Someone I know used to have a mug that said "Sacred cows make the best hamburgers." This pithy statement captures part of what is at stake when we declare certain things to be off limits, taboo or untouchable. Of course, the flip side of the question is are there any targets that should in fact be declared off limits, taboo or untouchable?
This was a good week to ask that question.
Hosting the Academy Awards in front of a purported 1 billion viewers, Seth MacFarlane decided nothing was too sacred and nothing too profane. He racked up hits on topics as crass as in which movies famous actresses can be seen undressed, as graphic as the manner of Lincoln's assassination, as ugly as the physically abusive relationship between Chris Brown and Rihanna, and as poisonous as pretending that Hollywood is run by a secret Jewish cabal that meets at a synagogue. Some of it was even funny. All of it, however, triggered the conversation so ingrained in our society over what is allowed and not allowed to be joked about, and who gets to judge what is too sensitive, too hurtful, or too ignorant to be funny?
Interestingly, in addition to MacFarlane's performance, this past week seemed to have featured an above average number of stories involving this question. Also on Oscar night, The Onion, a satirical paper known for irreverently skewering everyone and everything, tweeted a short, extremely obscene message purporting that deep down lots of people want to call 9-year-old best actress nominee Quvenzhane Wallis a very not nice word. Later, (alleged) comedienne Joan Rivers, never one to filter, reached for the Holocaust to find a reference point in talking about the "hotness" of German supermodel Heidi Klum. And Dov Hikind, an Orthodox Jewish Assemblyman representing Brooklyn, painted his face dark to dress up as what he referred to as a "black basketball player" for a Purim party.
Only Hikind, of course, justified his behavior as a celebration of Purim. His excuse did not fly very far with the public as an explanation for how anyone, let alone a public figure who represents diverse constituents, could deem it acceptable to dress in a way that makes fun of another group of people. Not to mention that he employed "blackface," whose shameful history creates an even greater offense. (Here's The Daily Show's incomparable take on it.) Still, the Purim holiday, celebrated last week, has become an occasion for not only dressing up in outlandish costumes, but for roasting up those sacred cows.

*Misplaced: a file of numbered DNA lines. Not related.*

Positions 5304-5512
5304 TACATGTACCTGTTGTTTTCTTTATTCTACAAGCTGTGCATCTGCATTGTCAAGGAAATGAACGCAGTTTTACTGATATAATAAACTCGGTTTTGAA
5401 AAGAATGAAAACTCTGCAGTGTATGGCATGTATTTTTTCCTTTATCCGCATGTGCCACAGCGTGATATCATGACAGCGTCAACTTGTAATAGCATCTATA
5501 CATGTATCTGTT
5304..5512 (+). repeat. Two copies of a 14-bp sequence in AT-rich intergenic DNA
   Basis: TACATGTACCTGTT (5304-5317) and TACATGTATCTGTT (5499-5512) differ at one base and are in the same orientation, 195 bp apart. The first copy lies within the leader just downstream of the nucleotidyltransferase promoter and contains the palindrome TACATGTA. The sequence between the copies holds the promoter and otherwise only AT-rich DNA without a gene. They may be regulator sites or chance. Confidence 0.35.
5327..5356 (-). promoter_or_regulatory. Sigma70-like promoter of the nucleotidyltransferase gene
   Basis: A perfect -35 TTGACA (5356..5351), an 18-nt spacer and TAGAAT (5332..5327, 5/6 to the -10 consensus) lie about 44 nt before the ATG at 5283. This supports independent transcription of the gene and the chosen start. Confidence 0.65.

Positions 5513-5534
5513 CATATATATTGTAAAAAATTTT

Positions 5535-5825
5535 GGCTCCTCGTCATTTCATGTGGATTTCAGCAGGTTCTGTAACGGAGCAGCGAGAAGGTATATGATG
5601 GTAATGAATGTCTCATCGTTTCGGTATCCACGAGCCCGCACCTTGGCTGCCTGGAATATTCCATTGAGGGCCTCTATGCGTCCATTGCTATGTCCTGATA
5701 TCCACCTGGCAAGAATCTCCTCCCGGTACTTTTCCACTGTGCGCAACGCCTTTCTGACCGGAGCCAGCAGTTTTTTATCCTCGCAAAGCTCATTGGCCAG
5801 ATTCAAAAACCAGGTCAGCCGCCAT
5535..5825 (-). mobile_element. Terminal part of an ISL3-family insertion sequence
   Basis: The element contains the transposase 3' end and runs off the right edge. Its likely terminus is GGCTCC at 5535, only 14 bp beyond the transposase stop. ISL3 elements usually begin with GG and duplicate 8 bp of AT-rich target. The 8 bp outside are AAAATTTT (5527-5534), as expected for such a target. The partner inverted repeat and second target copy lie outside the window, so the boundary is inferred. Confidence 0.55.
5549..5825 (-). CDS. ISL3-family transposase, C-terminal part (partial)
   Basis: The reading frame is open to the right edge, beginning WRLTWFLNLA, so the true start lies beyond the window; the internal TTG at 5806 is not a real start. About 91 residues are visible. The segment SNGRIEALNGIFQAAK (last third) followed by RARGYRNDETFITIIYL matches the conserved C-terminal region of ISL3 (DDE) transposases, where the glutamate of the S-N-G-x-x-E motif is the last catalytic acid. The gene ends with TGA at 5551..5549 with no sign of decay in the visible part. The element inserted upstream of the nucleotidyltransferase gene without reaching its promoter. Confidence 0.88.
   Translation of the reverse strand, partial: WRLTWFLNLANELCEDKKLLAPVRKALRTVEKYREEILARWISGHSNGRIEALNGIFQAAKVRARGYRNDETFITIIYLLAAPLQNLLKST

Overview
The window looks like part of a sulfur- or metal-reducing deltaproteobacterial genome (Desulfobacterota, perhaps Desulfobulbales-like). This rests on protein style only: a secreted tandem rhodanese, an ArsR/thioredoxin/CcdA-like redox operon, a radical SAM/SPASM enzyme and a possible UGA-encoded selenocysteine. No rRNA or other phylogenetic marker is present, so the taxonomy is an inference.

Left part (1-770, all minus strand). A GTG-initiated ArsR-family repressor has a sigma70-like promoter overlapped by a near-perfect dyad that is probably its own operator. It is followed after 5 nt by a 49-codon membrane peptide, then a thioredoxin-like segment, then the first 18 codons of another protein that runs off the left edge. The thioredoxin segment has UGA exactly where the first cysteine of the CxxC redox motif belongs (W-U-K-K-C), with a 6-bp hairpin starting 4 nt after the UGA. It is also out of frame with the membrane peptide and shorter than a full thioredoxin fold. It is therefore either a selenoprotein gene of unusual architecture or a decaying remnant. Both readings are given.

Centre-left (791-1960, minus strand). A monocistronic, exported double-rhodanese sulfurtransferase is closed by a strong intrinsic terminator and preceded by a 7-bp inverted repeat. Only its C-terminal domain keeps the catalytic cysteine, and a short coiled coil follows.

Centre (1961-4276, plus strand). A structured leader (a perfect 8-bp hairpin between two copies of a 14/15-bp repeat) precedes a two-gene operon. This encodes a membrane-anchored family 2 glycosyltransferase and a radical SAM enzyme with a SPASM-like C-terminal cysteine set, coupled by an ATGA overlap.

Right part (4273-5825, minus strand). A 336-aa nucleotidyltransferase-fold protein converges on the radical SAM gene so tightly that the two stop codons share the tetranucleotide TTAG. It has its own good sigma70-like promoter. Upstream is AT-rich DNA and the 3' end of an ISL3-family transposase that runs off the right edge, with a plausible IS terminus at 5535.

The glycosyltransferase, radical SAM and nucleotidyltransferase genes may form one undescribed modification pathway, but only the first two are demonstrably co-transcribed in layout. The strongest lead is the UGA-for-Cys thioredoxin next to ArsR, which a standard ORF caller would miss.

Last week, we read of a very different cow, the Golden Calf molded by the Children of Israel out of impatience and loss of faith in Moses and G*d. When he sees the sight of such debauchery and idolatry, Moses hurls down the very stone tablets on which the law against graven images was engraved in the first place. So in the end, it is not only the not-so-sacred golden cow that gets broken into pieces.
The rabbinic tradition teaches that Moses' act met with G*d's approval and therefore, when the time came to place the Ten Commandments into the Holy Ark to accompany the people of Israel for all time, they included along with the intact second set of tablets the shards of the original. Among the many lessons these shards convey, is the idea that it is important to break the idols from time to time, even those that we hold to be sacred. Taking that task to heart carries with it responsibilty, particularly for those who hold power over and influence people.
When it comes to the role of humor it would be pointless to try to judge what lives up to this responsibility, let alone what succeeds as a joke. Power is dynamic, not static. It does not lend itself to absolute rules of conduct and propriety, and therefore, neither will humor. However, the act of purposefully thinking about the roles we play and what power we wield, matters and must be considered an integral part of what defines the impact of our language and our actions. Including those that are intended to push the envelope, or even slay the sacred cows.